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dc.contributor.authorMoja, Lorenzo
dc.contributor.authorPolo Friz, Hernan
dc.contributor.authorCapobussi, Matteo
dc.contributor.authorKwag, Koren
dc.contributor.authorBanzi, Rita
dc.contributor.authorRuggiero, Francesca
dc.contributor.authorGonzález-Lorenzo, Marien
dc.contributor.authorLiberati, Elisa G
dc.contributor.authorMangia, Massimo
dc.contributor.authorNyberg, Peter
dc.contributor.authorKunnamo, Ilkka
dc.contributor.authorCimminiello, Claudio
dc.contributor.authorVighi, Giuseppe
dc.contributor.authorGrimshaw, Jeremy M
dc.contributor.authorDelgrossi, Giovanni
dc.contributor.authorBonovas, Stefanos
dc.date.accessioned2020-09-11T23:31:05Z
dc.date.available2020-09-11T23:31:05Z
dc.date.issued2019-12-02
dc.identifier.issn2574-3805
dc.identifier.urihttps://www.repository.cam.ac.uk/handle/1810/310187
dc.description.abstractImportance: Sophisticated evidence-based information resources can filter medical evidence from the literature, integrate it into electronic health records, and generate recommendations tailored to individual patients. Objective: To assess the effectiveness of a computerized clinical decision support system (CDSS) that preappraises evidence and provides health professionals with actionable, patient-specific recommendations at the point of care. Design, Setting, and Participants: Open-label, parallel-group, randomized clinical trial among internal medicine wards of a large Italian general hospital. All analyses in this randomized clinical trial followed the intent-to-treat principle. Between November 1, 2015, and December 31, 2016, patients were randomly assigned to the intervention group, in which CDSS-generated reminders were displayed to physicians, or to the control group, in which reminders were generated but not shown. Data were analyzed between February 1 and July 31, 2018. Interventions: Evidence-Based Medicine Electronic Decision Support (EBMEDS), a commercial CDSS covering a wide array of health conditions across specialties, was integrated into the hospital electronic health records to generate patient-specific recommendations. Main Outcomes and Measures: The primary outcome was the resolution rate, the rate at which medical problems identified and alerted by the CDSS were addressed by a change in practice. Secondary outcomes included the length of hospital stay and in-hospital all-cause mortality. Results: In this randomized clinical trial, 20 563 patients were admitted to the hospital. Of these, 6480 (31.5%) were admitted to the internal medicine wards (study population) and randomized (3242 to CDSS and 3238 to control). The mean (SD) age of patients was 70.5 (17.3) years, and 54.5% were men. In total, 28 394 reminders were generated throughout the course of the trial (median, 3 reminders per patient per hospital stay; interquartile range [IQR], 1-6). These messages led to a change in practice in approximately 4 of 100 patients. The resolution rate was 38.0% (95% CI, 37.2%-38.8%) in the intervention group and 33.7% (95% CI, 32.9%-34.4%) in the control group, corresponding to an odds ratio of 1.21 (95% CI, 1.11-1.32; P < .001). The length of hospital stay did not differ between the groups, with a median time of 8 days (IQR, 5-13 days) for the intervention group and a median time of 8 days (IQR, 5-14 days) for the control group (P = .36). In-hospital all-cause mortality also did not differ between groups (odds ratio, 0.95; 95% CI, 0.77-1.17; P = .59). Alert fatigue did not differ between early and late study periods. Conclusions and Relevance: An international commercial CDSS intervention marginally influenced routine practice in a general hospital, although the change did not statistically significantly affect patient outcomes. Trial Registration: ClinicalTrials.gov identifier: NCT02577198.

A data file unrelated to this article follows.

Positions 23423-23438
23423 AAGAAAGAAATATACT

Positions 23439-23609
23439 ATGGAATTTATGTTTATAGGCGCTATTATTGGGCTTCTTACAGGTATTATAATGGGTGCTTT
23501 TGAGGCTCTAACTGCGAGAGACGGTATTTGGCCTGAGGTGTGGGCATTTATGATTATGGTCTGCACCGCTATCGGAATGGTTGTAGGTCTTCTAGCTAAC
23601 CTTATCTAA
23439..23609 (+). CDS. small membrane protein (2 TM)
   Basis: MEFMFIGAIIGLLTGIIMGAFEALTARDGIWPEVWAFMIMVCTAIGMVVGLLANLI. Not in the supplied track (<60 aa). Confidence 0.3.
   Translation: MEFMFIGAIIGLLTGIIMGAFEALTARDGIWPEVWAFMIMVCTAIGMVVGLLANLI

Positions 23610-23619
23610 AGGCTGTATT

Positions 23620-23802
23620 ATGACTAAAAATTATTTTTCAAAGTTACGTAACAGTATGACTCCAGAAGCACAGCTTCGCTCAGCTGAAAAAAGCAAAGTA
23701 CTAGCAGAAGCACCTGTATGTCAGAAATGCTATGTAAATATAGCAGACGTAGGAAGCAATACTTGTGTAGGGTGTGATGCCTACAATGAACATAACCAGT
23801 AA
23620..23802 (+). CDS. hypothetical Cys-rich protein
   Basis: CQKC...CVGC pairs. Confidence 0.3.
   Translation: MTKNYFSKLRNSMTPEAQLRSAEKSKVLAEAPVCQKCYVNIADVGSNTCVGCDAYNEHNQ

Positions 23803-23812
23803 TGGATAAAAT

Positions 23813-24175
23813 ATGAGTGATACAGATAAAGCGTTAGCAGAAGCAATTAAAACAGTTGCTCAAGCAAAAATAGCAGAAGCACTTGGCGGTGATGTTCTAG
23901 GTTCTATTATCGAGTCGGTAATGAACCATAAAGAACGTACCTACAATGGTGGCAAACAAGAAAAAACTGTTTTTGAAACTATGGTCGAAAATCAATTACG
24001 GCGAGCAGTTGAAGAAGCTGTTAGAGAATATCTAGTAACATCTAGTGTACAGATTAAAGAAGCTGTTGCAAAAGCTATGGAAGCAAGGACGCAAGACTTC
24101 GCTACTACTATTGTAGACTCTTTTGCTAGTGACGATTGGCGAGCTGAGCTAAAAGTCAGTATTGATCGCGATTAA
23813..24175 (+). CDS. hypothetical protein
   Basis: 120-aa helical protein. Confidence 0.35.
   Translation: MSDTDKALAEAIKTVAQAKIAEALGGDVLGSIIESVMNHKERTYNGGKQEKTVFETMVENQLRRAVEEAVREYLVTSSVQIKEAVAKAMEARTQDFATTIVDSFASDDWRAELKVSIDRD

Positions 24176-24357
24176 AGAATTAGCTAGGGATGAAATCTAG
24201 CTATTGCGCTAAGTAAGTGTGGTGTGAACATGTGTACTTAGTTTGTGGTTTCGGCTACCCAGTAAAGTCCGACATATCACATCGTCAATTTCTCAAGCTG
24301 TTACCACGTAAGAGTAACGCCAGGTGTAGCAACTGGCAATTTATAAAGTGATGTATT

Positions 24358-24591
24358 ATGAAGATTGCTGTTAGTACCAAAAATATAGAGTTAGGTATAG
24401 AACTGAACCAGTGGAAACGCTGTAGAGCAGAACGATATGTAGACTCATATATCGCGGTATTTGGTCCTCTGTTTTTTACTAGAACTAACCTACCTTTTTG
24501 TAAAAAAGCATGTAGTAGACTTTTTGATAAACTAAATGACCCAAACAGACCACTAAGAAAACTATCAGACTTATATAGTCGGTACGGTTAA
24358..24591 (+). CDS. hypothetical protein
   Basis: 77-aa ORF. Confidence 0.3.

dc.format.mediumElectronic
dc.languageeng
dc.publisherAmerican Medical Association (AMA)
dc.rightsAttribution 4.0 International
dc.rights.urihttps://creativecommons.org/licenses/by/4.0/
dc.subjectHumans
dc.subjectLength of Stay
dc.subjectHospital Mortality
dc.subjectEvidence-Based Medicine
dc.subjectDecision Support Systems, Clinical
dc.subjectHospital Information Systems
dc.subjectAged
dc.subjectMiddle Aged
dc.subjectHospitals, General
dc.subjectItaly
dc.subjectFemale
dc.subjectMale
dc.subjectElectronic Health Records
dc.subjectPractice Patterns, Physicians'
dc.subjectPrecision Medicine
dc.subjectOutcome Assessment, Health Care
dc.titleEffectiveness of a Hospital-Based Computerized Decision Support System on Clinician Recommendations and Patient Outcomes: A Randomized Clinical Trial.
dc.typeArticle
prism.issueIdentifier12
prism.publicationDate2019
prism.publicationNameJAMA Netw Open
prism.startingPagee1917094
prism.volume2
dc.identifier.doi10.17863/CAM.57273
rioxxterms.versionofrecord10.1001/jamanetworkopen.2019.17094
rioxxterms.versionVoR
rioxxterms.licenseref.urihttp://www.rioxx.net/licenses/all-rights-reserved
rioxxterms.licenseref.startdate2019-12-02
dc.contributor.orcidLiberati, Elisa [0000-0003-4981-1210]
dc.identifier.eissn2574-3805
rioxxterms.typeJournal Article/Review
cam.issuedOnline2019-12-02


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Attribution 4.0 International
Except where otherwise noted, this item's licence is described as Attribution 4.0 International